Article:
Back, though, to the 1953 All-Star Game, which was staged in the newly opened Allen County War Memorial Coliseum.
“Just an old bandbox,” that’s how Gabor remembers it, but on that January night, with a crowd of 10,322 exceeding the capacity and a giant-like 6-foot-10 George Mikan of the Minneapolis Lakers on display, Fort Wayne was as close to fantastic as it ever will get.
Gabor was such a high scorer that his number was retired at Syracuse University in 2009, yet in that long-ago All-Star game he was a reserve on the East team behind all-timers like Bob Cousy and Dolph Schayes. Also watching most of the game from the bench was Baltimore’s Don Barksdale, the first black player on an All-Star roster. Another bit of history: The West’s 79-75 win that night remains the lowest-scoring All-Star game.
Mikan was the game’s MVP, scoring 22 points with 16 rebounds and looking as intimidating as a lumbering man in thick eyeglasses can be.
“Mikan was very slow and he couldn’t jump like they do today,” said Gabor, “but he was so strong he would just turn around and shoot a hook shot and nobody could do anything about it.
“He was like Shaq, unstoppable, though I think they should outlaw the slam dunk. A guy like Shaq, he gets the ball, turns around and knocks the guy on his butt. What kind of a shot is that?”
Gabor, who was 5-11, made sure to get his own shots in, though. Set shots, mostly. The rest of the time he was stealing balls and fouling out a lot. What do you expect from a guy whose other nickname was “The Human Projectile?”
“Boston, they had some rowdy fans,” Gabor said. “We were playing a close game there one day and a fight broke out between some players. The referees broke it up but the fans were throwing debris on the floor and I was picking it up and throwing it back. The ref got hold of my teammate Paul Seymour and said, ‘Get that darn Gabor out. He’s gonna start a riot.’ ”
One day you may see this super senior driving down U.S. 1 in his Chevy Malibu, the one with the license-plate holder that says, “National Basketball Retired Players Association.” After 24 years in Palm Beach County, Gabor, as in neighbor, is truly one of us.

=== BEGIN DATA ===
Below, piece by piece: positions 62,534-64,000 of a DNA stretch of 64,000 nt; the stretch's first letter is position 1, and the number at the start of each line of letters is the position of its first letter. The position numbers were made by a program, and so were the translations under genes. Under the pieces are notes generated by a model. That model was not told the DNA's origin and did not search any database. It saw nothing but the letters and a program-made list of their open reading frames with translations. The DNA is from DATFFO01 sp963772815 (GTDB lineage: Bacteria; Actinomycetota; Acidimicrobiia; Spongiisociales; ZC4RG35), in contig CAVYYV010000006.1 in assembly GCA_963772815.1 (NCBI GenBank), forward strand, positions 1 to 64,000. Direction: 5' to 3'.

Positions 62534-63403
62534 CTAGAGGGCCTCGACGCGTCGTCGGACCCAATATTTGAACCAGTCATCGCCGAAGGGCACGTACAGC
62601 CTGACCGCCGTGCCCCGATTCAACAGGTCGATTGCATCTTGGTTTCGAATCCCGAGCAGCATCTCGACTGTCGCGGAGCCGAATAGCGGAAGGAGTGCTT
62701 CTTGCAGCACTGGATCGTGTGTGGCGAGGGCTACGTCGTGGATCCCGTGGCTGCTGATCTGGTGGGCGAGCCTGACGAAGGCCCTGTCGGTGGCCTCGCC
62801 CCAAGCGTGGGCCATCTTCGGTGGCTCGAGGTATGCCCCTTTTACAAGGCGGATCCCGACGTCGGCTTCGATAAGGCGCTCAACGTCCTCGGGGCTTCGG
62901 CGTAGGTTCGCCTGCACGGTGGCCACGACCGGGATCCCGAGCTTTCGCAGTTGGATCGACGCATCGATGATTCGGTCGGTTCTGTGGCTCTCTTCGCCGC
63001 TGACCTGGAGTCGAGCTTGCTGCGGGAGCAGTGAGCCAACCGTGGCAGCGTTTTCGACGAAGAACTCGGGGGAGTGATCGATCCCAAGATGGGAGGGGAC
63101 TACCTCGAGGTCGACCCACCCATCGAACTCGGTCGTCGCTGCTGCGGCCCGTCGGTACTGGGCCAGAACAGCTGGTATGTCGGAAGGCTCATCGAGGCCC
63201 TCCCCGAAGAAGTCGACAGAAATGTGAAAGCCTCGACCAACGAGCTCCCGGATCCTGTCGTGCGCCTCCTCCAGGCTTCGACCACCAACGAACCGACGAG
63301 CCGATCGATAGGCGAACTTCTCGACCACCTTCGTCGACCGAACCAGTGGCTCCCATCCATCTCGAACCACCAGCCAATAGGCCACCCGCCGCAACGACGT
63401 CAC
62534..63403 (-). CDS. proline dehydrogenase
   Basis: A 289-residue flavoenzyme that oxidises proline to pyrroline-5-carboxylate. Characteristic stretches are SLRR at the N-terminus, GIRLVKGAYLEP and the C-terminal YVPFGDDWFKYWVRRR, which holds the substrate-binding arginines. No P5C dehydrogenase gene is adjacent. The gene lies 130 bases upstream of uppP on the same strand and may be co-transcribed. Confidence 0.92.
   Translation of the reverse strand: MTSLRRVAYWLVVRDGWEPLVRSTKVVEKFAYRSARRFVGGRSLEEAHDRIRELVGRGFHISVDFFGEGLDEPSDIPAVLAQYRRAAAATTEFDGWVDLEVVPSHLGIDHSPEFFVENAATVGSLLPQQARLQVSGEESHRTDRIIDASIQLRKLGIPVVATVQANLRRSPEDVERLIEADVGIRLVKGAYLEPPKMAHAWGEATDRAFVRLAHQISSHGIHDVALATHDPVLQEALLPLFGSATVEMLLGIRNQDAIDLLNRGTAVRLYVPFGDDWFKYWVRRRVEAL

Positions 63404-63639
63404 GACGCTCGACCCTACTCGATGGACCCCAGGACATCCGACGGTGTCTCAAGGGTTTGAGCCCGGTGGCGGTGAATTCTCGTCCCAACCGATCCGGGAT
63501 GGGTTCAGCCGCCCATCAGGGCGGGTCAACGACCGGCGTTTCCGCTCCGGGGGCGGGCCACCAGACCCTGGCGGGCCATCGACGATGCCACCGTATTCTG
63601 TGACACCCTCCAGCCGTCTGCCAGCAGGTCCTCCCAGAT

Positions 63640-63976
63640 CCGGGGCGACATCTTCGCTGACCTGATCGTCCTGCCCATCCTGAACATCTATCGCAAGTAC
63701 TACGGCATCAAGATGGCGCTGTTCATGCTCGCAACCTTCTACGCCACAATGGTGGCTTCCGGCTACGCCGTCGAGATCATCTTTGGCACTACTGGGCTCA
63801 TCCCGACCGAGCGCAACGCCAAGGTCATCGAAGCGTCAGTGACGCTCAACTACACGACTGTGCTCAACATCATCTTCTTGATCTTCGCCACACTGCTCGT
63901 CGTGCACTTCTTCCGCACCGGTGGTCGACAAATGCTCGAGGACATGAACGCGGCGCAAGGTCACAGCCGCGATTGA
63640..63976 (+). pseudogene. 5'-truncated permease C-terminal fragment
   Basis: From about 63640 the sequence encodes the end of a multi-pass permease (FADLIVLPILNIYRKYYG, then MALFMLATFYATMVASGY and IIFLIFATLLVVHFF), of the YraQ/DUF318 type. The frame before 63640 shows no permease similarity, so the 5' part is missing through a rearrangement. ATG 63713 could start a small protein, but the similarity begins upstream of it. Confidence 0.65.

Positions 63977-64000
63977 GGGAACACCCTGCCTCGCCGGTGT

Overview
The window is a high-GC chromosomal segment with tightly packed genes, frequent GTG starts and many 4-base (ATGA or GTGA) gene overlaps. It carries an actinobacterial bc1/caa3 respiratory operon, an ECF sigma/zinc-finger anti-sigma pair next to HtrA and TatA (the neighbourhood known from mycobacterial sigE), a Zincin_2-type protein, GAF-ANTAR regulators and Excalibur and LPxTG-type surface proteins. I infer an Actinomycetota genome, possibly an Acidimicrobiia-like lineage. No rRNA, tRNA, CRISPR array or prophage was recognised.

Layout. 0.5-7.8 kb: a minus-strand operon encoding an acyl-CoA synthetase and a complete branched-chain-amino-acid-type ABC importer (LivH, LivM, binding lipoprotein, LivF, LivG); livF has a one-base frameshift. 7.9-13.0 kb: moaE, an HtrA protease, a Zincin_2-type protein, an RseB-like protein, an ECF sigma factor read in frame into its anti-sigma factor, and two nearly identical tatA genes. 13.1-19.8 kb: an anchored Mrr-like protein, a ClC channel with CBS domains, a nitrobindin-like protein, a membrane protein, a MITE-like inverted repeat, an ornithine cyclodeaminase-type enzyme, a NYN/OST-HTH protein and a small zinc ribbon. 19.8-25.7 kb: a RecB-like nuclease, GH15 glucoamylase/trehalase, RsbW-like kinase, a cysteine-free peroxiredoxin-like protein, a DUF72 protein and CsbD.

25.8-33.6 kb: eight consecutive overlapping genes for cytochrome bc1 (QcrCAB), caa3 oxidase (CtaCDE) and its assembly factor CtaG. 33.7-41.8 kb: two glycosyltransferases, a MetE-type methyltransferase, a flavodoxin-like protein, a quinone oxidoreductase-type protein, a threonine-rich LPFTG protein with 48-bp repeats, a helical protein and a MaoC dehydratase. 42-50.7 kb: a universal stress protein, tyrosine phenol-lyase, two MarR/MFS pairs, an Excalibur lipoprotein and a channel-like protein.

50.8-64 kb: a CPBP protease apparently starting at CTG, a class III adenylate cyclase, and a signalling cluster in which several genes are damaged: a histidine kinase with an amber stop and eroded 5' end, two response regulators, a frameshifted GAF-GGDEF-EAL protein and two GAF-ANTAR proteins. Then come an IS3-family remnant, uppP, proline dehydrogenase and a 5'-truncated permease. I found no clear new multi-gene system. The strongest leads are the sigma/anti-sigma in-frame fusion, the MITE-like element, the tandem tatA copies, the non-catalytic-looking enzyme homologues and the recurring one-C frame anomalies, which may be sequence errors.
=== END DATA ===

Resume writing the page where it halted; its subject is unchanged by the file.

Imagine how shocked today’s soaring NBA All-Stars would be to learn that he is also one of them.

Whatever happens to Heat now, it can’t be worse than their opening 1996 draw against MJ’s merciless Bulls

 

There is one super player in the Eastern Conference but no super teams, which makes me feel kind of hopeful about the Miami Heat’s chances for getting past Philadelphia and reaching the second round of the playoffs.

If that doesn’t sound like much of a goal, or even if you’re feeling a little sorry for this team devoid of dominating stars, think back to Pat Riley’s first season in Miami.

In his role as head coach and master of everything, the Godfather worked deals that

Dennis Rodman fouls Alonzo Mourning. Photo by Allen Eyestone, Palm Beach Post.

brought Alonzo Mourning and Tim Hardaway to the Heat. Together they went 42-40 in the regular season, not much different than the results we’re seeing now, but then came a first-round matchup with the 72-10 Chicago Bulls in the 1996 playoffs.

Here is a column I wrote at the end of that horrible mismatch, a three-game sweep by the Bulls in which the closest game was 17 points. Dennis Rodman’s spicy autobiography “Bad As I Wanna Be” was released right then, too, which made the whole series feel like a promotional tour for the Worm and a fruitless exercise for the Heat.

“We played hard,” said Miami’s Rex Chapman, but they are on a mission and there’s nothing you can do.”

Things are so much better now. Even if the Heat had drawn LeBron James and the Cavaliers in the first round this weekend, it couldn’t have been as dismal. They’re plenty they can do against any team in the East these days. So let the 2018 playoffs begin, but not before this reminder of what life was like for Miami and everybody else under the inviolate Jordan Rules.

 

(From the May 2, 1996 edition of the Palm Beach Post)